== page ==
State Responds After Coastal Restoration Projects Feared to Kill Oysters ‘Greater Concern is Completely Losing the Coast’

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NEW ORLEANS (WGNO) – Last week we spoke to the Chairman of the Louisiana Task Force who warned: the state’s coastal restoration plan will kill thousands of acres of oysters.

Now the Coastal Protection and Restoration Authority is explaining their plans.

For years Jerome Zeringue has been an advocate for coastal restoration. The Thibodaux native now spends much of his time in Baton Rouge pushing the state’s Master Plan for a Sustainable Coast.

“We’ve already lost 1900 square miles since the 1930’s, but the potential is to lose an additional 1700 square miles if we don’t address this issue,” Zeringue says.

The 50 year plan has been in the works since 2007. It comes as a result of our dwindling coastline that began withering away in the 1930’s once the Mississippi River was surrounded by levees.

To turn back time the plan calls for several diversions along the river,  yet oystermen like John Tesvich say those diversions will kill our oysters. Tesvich, Chairman of the Louisiana Oyster Task Force, says just one of the diversions being researched today will flush out over 100,000 acres of oyster beds.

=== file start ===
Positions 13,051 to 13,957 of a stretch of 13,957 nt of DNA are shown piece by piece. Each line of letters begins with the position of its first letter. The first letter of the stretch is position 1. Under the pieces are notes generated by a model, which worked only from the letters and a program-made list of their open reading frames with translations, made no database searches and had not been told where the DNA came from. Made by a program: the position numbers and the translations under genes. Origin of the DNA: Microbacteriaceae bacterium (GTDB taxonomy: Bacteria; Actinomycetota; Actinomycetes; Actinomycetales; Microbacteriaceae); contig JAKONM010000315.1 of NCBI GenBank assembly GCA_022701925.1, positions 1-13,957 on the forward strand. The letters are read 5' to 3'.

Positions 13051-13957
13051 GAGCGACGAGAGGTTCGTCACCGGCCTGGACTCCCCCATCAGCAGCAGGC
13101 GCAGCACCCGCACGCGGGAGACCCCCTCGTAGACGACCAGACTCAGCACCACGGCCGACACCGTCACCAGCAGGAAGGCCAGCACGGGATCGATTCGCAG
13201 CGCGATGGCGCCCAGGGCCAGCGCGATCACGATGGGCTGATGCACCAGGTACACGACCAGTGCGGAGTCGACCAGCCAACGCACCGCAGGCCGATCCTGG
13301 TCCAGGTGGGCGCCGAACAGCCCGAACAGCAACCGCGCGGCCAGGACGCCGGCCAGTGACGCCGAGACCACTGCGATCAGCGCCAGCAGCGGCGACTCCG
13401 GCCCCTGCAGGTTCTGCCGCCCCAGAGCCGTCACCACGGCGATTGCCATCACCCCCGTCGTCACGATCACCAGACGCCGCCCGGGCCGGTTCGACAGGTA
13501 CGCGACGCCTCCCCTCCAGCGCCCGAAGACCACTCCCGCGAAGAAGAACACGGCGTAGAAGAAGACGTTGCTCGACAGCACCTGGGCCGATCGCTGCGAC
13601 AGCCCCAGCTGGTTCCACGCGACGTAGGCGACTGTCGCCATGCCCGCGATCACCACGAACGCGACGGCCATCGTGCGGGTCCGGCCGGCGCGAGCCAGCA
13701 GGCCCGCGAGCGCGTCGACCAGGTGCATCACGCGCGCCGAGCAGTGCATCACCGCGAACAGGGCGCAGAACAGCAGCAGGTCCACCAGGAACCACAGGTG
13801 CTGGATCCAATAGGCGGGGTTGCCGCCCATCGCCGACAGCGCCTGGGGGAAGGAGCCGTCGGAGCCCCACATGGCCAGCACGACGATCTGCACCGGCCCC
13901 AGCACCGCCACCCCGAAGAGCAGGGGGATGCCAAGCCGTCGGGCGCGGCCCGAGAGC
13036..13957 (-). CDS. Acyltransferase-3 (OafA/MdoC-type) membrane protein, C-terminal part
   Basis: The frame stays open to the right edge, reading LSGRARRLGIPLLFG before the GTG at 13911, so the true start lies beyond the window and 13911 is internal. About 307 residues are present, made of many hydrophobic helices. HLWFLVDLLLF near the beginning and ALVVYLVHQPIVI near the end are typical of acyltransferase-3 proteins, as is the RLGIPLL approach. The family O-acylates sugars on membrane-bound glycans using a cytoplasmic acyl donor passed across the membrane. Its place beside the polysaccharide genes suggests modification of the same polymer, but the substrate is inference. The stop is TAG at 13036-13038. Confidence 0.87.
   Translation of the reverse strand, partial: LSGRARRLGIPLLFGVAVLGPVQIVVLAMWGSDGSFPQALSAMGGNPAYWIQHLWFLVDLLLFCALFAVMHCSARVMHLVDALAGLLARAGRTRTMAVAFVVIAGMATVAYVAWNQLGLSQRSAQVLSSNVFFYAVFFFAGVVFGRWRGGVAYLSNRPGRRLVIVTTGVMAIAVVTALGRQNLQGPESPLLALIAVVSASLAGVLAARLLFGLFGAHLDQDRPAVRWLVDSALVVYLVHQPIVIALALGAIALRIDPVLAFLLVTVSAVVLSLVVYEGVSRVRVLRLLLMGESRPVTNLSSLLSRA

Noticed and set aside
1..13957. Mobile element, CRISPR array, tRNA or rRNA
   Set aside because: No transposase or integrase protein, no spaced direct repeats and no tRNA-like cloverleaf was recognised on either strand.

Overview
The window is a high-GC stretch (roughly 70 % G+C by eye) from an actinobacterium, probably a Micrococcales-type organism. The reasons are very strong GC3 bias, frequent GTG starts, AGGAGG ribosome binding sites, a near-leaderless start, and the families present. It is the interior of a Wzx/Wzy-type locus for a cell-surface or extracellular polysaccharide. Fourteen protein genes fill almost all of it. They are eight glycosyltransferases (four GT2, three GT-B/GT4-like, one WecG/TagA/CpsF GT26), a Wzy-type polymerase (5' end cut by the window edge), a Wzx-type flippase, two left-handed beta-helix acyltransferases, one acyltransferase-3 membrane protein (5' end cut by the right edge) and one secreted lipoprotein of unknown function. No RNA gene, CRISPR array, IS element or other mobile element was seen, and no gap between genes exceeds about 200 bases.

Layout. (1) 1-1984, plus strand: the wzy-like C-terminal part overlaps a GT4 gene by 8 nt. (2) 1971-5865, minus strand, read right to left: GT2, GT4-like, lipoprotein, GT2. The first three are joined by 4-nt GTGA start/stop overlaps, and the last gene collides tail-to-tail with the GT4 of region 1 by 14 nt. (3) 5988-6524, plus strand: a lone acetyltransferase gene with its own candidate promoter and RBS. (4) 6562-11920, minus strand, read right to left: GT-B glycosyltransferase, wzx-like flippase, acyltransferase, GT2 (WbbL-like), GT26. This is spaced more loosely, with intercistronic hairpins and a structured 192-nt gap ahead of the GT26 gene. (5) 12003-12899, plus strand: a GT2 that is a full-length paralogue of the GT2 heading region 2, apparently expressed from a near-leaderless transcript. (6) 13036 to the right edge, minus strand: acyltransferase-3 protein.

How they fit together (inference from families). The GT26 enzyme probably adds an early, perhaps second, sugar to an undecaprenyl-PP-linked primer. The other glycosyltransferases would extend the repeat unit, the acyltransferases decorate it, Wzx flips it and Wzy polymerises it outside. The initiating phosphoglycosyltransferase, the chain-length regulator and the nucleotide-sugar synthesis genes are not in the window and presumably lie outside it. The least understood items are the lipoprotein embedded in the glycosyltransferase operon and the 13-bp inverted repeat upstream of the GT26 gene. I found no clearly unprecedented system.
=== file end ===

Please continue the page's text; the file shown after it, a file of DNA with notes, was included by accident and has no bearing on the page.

“You’re talking about destroying the oyster beds from Bayou Lafourche all the way to the mouth of the river. The whole West Bank of Plaquemines and Jefferson you are talking about wiping out,” warns Tesvich.

Zeringue says the cost effective diversions are necessary. He says they work with costly dredging efforts to keep sediment moving across the dying wetlands.

As for the oysters, “we’re concerned too, but of greater concern is completely losing the coast. The reality is if we continue to lose our coast we’re going to lose the oysters, and the fisheries that depend on this habitat,” explains Zeringue, “But there will be shifts. We don’t deny that there will be shifts, but the reality is those resources and reefs have traditionally been shifting North as we continue to lose our coast.”

The state maintains that they are at least five years out from completing the first diversion.

Jerome Zeringue says in the meantime they will work with oystermen to figure out where the shifts in production will happen, and the state will begin to help establish those areas.

The master plan allocates two-thirds of the budget to dredging, and while oystermen would like to see more dredging Zeringue says it would cost $2-Billion a year to dredge just to keep up with what we are losing. Zeringue says diversions help maintain.